Tuesday, April 14, 2009

Is Piazza the next McGwire?

When considering the historical impact of the times we are living, I believe it’s important to take a step back and try to put things in perspective. We are either in the post-steroid era, or more cynically speaking we are in the “better” steroid era. The thought there is that there will always be cheaters, or simply people looking for any edge to get better and therefore provide better for their families with more lucrative contracts and longer careers. The scientists developing designer steroids will remain ahead of the curve, ahead of the testers.

What got me thinking about this was a tiny little article by Joshua Robinson of the New York Times (http://www.nytimes.com/2009/04/14/sports/baseball/14piazza.html?_r=1&ref=sports).

In said article, Robinson mentions that Mike Piazza left Citi Field during the home opener quickly and quietly, not speaking with reporters. From the story…

“He wasn’t looking for any attention,” Jay Horwitz, the Mets’ vice president for media relations, said when asked why Piazza did not want to talk.

“He said, ‘I’m a private person now, I have a family, I’m raising my kids, my wife’s having a baby and I want to stay in the background.’ ”

Piazza made his exit through the back of the stadium.

That sounds to me a lot like Mark McGwire’s shameful Congressional testimony go-to line: “I’m not here to talk about the past.” For all you youngsters out there (Steve Stone reference), Big Mac was afraid to say he never used steroids or performance enhancing drugs in front of Congress. He wisely did not want to perjure himself in front of Congress, but he really looked bad. Perhaps, he didn’t look as bad as bilingual pitch man, Sammy Sosa, suddenly forgetting how to speak English, but he looked really bad.

It was a pretty shameful display of occulting the truth, when everyone can infer the truth from his silence. I feel the same way in seeing how Piazza has been acting. Are we to believe that he’s really trying to be more private because he has a family and his wife is pregnant? Really? Would a puff piece about post-retirement Piazza growing his family and being a loving, doting husband and father be so bad? Would it hurt him to reminisce a little about his time with the Mets, memories of Shea Stadium, and speak about his first impressions of Citi Field? Or, is he more likely trying to get away from the buzz generated by Jeff Pearlman’s new book which states that Piazza had confided in some reporters that he had indeed used performance enhancing drugs? Something tells me that’s more likely.

Piazza, much like a smaller scale Alex Rodriguez, has always been a lightning rod for criticism and rumours. Let’s ignore the fact that he’s a popular member of the Jeff Garcia Bearded All-Stars – or, players surrounded by rumors of homosexuality and supposed marriages of convenience with Playboy playmates. Rumors that he used performance enhancing drugs come to the forefront when hearing about his legendary “bacne” and seeing the unprecedented offensive numbers that this non-prospect put up.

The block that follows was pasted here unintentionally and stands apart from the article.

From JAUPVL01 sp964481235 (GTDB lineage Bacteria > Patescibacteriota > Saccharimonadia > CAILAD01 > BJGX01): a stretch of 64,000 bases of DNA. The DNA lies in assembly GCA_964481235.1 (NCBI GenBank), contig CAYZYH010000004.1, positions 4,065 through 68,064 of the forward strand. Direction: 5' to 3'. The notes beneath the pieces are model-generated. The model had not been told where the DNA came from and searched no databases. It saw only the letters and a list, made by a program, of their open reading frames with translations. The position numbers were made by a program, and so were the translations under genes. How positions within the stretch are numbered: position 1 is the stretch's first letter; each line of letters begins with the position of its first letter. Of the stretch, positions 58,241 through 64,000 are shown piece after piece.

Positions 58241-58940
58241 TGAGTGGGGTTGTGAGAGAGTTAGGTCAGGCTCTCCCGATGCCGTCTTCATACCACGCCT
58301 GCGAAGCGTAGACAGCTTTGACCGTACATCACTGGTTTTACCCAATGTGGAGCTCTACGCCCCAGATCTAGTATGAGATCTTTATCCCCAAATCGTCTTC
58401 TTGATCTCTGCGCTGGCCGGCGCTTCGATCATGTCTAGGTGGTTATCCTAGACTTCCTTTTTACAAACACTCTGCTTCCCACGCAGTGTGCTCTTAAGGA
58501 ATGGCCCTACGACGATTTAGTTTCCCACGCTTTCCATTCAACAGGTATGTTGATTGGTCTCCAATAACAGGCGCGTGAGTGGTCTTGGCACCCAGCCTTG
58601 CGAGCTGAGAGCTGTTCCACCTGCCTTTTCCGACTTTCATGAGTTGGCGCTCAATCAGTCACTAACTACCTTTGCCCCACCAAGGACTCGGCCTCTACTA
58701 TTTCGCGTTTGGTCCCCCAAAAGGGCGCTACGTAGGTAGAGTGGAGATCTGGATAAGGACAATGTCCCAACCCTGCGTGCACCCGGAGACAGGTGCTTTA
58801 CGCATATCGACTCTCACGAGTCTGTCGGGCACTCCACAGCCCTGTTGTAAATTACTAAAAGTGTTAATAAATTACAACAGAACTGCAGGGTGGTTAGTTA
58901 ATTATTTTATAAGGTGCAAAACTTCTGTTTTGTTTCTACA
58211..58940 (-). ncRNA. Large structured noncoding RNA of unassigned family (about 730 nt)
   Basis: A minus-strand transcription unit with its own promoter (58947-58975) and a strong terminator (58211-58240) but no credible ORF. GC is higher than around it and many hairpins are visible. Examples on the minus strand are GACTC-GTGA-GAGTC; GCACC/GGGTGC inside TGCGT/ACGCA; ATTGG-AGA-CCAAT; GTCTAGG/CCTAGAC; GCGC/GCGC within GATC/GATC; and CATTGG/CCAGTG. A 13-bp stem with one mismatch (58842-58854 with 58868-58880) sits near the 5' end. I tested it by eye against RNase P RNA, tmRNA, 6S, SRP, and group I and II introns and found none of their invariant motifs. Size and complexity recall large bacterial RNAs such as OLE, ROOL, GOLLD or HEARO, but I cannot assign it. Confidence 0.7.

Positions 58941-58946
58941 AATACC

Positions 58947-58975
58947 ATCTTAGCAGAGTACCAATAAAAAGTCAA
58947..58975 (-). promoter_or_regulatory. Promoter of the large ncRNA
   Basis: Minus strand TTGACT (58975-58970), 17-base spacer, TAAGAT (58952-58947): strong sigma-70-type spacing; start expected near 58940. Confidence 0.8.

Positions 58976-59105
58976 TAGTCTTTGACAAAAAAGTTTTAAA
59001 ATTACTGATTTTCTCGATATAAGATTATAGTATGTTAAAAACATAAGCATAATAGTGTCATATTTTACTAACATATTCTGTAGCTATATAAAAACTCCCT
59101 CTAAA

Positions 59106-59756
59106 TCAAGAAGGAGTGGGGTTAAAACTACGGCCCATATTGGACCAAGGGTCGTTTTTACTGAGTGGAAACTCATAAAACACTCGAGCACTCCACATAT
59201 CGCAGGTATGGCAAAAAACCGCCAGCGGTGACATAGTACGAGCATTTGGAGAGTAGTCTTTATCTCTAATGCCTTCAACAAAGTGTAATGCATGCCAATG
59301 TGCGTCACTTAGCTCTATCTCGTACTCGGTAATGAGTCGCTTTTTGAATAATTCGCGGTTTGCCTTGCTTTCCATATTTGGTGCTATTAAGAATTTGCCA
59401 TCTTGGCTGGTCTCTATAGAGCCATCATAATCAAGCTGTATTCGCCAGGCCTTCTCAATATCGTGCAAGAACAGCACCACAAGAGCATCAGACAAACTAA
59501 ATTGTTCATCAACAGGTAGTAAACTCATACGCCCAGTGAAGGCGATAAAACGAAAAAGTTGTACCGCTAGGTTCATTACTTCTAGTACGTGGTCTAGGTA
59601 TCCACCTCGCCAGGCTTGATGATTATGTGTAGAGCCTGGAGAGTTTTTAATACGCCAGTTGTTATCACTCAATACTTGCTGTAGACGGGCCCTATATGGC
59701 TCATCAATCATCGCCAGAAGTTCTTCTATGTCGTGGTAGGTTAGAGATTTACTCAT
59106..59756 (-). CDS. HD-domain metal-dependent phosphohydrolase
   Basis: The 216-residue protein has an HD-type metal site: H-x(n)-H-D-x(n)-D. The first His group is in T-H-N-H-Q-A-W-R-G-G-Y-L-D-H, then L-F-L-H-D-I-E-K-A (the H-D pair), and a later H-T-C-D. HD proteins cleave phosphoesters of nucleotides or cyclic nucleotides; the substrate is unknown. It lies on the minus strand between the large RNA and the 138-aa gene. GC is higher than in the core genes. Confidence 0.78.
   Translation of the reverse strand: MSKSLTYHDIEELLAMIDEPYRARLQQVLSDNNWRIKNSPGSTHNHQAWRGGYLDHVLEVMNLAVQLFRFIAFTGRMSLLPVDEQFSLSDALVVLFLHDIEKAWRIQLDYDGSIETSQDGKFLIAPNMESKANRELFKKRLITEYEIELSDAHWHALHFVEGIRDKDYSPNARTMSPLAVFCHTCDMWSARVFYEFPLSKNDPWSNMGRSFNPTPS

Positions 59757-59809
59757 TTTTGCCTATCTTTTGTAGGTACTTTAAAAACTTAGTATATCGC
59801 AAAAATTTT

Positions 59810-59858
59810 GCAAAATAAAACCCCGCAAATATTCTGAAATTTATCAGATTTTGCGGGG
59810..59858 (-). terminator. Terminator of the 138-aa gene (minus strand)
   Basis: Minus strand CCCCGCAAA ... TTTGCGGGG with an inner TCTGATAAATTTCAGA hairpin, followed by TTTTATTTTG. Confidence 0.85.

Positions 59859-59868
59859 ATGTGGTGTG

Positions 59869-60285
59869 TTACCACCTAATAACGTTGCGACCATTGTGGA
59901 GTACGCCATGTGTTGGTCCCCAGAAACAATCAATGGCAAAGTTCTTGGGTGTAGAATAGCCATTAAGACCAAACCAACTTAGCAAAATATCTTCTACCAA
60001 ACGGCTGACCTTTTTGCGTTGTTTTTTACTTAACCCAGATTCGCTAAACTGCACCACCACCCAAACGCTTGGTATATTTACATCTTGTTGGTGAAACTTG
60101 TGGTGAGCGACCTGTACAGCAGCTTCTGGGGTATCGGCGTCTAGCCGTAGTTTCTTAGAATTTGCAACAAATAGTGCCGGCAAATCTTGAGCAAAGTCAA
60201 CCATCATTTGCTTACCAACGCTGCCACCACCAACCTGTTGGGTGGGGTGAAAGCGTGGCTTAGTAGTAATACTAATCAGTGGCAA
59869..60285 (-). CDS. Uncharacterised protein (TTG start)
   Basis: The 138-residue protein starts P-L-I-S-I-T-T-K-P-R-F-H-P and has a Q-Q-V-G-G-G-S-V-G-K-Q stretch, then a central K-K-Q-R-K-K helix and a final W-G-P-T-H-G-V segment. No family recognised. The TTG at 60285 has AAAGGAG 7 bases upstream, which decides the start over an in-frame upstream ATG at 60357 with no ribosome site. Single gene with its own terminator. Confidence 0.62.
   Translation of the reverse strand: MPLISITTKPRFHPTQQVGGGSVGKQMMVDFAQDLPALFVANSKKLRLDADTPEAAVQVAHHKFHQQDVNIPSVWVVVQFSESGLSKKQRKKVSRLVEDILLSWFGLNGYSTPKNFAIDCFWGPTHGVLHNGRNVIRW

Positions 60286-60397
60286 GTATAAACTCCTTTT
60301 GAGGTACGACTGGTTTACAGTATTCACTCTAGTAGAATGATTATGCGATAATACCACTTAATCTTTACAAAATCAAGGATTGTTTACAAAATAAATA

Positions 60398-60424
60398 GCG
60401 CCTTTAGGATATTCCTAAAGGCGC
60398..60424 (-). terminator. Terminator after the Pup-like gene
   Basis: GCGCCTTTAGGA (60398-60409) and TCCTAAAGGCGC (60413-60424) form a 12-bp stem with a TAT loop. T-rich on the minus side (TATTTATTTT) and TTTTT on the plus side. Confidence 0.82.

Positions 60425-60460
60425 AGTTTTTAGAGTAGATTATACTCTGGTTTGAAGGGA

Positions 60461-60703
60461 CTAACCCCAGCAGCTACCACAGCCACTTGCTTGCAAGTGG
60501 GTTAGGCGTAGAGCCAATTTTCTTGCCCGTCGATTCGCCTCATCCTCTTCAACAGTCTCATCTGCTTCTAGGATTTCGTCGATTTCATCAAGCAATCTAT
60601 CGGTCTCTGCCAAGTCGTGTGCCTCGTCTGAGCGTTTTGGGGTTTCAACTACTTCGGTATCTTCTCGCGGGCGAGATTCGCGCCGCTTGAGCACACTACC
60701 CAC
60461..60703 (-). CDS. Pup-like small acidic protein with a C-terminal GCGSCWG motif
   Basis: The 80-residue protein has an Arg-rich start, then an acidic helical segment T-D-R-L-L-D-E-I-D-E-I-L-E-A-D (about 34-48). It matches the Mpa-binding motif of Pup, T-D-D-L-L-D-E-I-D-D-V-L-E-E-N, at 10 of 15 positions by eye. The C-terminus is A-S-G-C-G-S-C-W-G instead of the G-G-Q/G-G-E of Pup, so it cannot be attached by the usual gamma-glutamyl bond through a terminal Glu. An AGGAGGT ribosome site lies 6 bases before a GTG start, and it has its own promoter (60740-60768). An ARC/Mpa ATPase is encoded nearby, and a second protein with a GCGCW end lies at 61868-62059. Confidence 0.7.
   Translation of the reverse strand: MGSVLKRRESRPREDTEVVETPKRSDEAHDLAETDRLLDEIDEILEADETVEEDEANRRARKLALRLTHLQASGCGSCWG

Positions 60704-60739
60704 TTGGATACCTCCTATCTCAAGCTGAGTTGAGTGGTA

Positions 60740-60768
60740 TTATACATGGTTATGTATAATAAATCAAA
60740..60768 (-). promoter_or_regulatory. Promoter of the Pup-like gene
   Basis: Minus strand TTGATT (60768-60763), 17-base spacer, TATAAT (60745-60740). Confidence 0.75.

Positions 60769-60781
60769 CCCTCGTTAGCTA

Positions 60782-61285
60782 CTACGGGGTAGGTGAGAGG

Let’s not forget that he was drafted by the Los Angeles Dodgers in the 62nd Round (62nd!!), as a favor to then manager Tommy Lasorda. So, how does a kid who was only drafted out of nepotism become the most prolific hitting catcher of all time? Hard work? Incredible luck? I’d say that just making it to Triple-A, or a cup of coffee in the show, could maybe be attributed to those things. But, seriously, let’s review…

1.) The most offensive production to ever come out of the catcher’s position
2.) From a nepotistic 62nd round pick
3.) With accusations of bacne
4.) And, he doesn’t want to talk to reporters due to steroid rumors

Ummm, okay??

We're not here to slander Mike Piazza. I had a good time razzing him from the 9th row of a Braves/Mets game about 11 years ago, but that’s neither here nor there. He seems like a nice enough guy, and I hope he can learn from McGwire’s mistakes. McGwire is not in the Hall of Fame today because he refused to talk about the past. Maybe it’s ultimately because he took steroids, but there is no denying that his performance in front of Congress has hurt his image and the opinions that H.O.F. voters have of him.

On pure performance, Mike Piazza belongs in the Hall of Fame. Can he take the necessary steps to ensure a healthy legacy? Unfortunately, it doesn’t look to this humble observer like he’s headed down the right path. He shouldn’t be guilty until proven innocent, but maybe he shouldn’t act so guilty. On the bright side, I don’t think it’s too late to do a lot of good for the game of baseball. He has a couple of years before he’s on his first H.O.F. ballot, and that’s a lot of time to set the record straight, do some good to rebuild the image of potentially juicing sluggers, and earn much needed support from the court of public opinion.

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